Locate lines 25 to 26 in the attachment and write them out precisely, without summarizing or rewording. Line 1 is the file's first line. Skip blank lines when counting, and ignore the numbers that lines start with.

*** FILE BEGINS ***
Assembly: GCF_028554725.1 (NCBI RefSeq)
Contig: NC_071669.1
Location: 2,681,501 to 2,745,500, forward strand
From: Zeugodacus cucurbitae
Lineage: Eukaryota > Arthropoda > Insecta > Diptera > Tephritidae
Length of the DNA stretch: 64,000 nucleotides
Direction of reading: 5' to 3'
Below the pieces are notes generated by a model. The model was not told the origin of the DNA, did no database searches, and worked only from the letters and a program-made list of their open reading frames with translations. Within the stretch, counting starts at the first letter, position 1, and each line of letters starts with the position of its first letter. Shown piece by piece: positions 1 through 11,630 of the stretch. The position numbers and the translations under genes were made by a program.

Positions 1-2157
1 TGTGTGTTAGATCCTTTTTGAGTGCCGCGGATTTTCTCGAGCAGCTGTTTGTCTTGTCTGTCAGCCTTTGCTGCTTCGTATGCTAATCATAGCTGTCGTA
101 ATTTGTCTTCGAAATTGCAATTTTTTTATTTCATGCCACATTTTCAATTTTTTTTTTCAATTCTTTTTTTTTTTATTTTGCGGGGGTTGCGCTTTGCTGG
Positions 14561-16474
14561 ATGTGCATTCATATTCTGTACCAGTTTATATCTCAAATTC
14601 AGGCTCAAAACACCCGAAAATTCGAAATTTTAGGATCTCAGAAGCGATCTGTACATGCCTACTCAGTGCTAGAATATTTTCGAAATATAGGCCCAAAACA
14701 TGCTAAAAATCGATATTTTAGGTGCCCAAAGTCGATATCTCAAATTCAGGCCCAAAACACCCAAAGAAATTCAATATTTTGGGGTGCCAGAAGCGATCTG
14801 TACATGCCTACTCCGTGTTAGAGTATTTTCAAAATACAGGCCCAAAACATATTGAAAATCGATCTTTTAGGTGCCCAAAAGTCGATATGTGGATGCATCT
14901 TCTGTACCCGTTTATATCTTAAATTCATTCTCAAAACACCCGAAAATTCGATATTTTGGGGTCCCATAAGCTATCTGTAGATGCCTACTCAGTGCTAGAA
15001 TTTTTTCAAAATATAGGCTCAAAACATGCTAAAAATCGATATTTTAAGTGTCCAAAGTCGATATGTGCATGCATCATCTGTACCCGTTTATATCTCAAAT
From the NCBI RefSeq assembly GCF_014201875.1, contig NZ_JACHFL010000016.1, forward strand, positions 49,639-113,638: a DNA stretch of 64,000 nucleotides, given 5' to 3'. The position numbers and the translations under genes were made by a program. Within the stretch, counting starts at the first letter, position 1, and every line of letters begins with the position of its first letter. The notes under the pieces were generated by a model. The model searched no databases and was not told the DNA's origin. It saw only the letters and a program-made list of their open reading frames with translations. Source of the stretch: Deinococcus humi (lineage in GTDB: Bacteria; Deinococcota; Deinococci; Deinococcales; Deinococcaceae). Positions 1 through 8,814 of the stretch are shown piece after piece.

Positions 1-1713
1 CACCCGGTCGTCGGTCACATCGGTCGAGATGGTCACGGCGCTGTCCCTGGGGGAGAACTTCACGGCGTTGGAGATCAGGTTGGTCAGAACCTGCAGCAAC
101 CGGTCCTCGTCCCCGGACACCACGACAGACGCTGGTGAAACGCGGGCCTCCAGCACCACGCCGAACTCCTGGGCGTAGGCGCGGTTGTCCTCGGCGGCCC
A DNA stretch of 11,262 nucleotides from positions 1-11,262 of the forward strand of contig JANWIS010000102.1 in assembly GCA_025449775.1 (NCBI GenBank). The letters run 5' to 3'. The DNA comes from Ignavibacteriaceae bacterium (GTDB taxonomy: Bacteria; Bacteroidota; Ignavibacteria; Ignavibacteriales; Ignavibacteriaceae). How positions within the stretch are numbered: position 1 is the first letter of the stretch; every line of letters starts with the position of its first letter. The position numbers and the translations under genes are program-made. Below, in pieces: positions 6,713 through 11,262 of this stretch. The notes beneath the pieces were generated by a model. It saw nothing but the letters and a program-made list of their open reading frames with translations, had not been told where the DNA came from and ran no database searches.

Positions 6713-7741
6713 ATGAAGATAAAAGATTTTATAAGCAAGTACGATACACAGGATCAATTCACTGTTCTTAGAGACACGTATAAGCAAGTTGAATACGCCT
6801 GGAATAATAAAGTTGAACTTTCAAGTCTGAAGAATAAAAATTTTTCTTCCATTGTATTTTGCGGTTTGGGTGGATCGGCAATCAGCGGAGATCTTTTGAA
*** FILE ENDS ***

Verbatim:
6713 ATGAAGATAAAAGATTTTATAAGCAAGTACGATACACAGGATCAATTCACTGTTCTTAGAGACACGTATAAGCAAGTTGAATACGCCT
6801 GGAATAATAAAGTTGAACTTTCAAGTCTGAAGAATAAAAATTTTTCTTCCATTGTATTTTGCGGTTTGGGTGGATCGGCAATCAGCGGAGATCTTTTGAA